It is that time of year again: time to update the dictionary. That means it is also time, now seemingly an annual rite of passage, for the great debate over the demise, or liberation, of the English language—depending on your affinity for the new inductees. On Monday, Merriam-Webster’s Collegiate Dictionary came out with its new list of utterances that are now bona fide dictionary-words. So, feel free to use them in school essays and job applications?
The headliners, and surely the most irksome to language purists, come from the digital world, including: selfie, hashtag, tweep and catfish. Catfish, of course, was already something you could catch and eat or, as Merriam-Webster defines it: “any of an order (Siluriformes) of chiefly freshwater stout-bodied scaleless bony fishes having long tactile barbells.” Now, however, it is also “a person who sets up a false personal profile on a social networking site for fraudulent or deceptive purposes.” So, context is important for that one.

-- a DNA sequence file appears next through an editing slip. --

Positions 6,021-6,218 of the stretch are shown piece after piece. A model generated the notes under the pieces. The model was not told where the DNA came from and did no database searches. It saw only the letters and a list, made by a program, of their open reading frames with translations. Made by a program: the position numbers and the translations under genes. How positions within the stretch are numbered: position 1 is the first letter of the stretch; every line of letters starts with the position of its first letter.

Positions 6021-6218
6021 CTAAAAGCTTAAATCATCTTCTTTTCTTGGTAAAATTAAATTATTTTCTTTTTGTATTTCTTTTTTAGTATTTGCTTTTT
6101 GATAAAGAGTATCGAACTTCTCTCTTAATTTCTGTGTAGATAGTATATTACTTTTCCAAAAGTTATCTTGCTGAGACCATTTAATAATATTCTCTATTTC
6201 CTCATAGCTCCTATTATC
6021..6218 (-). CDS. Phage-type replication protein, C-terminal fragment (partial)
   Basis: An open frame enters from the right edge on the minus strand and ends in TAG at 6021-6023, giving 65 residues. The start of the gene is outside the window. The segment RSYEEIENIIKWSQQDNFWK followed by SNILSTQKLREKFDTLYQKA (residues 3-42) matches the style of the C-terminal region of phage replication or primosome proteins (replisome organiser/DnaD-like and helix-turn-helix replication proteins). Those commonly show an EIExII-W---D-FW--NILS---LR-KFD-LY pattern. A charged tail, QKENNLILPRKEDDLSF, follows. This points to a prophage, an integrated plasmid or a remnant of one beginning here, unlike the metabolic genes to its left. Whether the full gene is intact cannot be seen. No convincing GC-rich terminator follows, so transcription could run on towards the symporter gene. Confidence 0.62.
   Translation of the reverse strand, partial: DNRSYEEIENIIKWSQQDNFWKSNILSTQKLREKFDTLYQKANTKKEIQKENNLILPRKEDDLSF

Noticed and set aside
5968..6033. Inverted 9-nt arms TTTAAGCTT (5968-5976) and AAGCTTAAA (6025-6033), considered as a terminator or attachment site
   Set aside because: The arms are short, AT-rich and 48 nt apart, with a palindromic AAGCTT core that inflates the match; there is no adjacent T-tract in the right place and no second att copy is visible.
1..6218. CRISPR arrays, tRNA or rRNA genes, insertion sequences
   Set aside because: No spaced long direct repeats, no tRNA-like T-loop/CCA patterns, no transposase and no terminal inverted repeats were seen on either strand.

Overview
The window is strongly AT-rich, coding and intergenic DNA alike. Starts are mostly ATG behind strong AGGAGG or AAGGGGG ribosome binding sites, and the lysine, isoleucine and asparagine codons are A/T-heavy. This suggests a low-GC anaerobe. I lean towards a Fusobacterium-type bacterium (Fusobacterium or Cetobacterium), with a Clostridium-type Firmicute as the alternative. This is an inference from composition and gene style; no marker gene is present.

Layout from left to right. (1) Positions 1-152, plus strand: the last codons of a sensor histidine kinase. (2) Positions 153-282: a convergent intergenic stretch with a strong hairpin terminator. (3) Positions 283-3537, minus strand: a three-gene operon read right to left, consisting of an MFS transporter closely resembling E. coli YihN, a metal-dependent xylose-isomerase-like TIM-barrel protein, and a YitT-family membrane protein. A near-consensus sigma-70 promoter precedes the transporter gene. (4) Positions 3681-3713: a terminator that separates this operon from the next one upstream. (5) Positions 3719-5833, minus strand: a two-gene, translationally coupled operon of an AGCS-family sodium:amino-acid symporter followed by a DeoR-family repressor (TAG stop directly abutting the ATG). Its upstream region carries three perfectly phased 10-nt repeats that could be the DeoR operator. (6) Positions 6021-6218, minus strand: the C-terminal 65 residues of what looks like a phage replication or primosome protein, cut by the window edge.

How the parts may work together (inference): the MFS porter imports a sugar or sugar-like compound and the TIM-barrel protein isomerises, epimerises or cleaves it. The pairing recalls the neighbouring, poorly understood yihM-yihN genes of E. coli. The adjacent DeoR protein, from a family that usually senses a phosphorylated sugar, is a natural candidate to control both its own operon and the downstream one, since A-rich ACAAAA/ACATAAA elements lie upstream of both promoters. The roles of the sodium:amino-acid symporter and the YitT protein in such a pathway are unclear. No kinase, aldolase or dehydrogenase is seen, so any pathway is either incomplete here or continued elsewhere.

Here are a few more from this year’s 150-plus inductees:
The social media-fueled additions seem to have freed the dictionary-set at Merriam-Webster as they would like you to: “Join the New Words conversation on Twitter using hashtag #MW2014NewWords.”
TODAY IN SLATE
Don’t Worry, Obama Isn’t Sending U.S. Troops to Fight ISIS
But the next president might.
Amazon Is Officially a Gadget Company. Here Are Its Six New Devices.
The Human Need to Find Connections in Everything
It’s the source of creativity and delusions. It can harm us more than it helps us.
How Much Should You Loathe NFL Commissioner Roger Goodell?
Here are the facts.
The Plight of the Pre-Legalization Marijuana Offender
What should happen to weed users and dealers busted before the stuff was legal?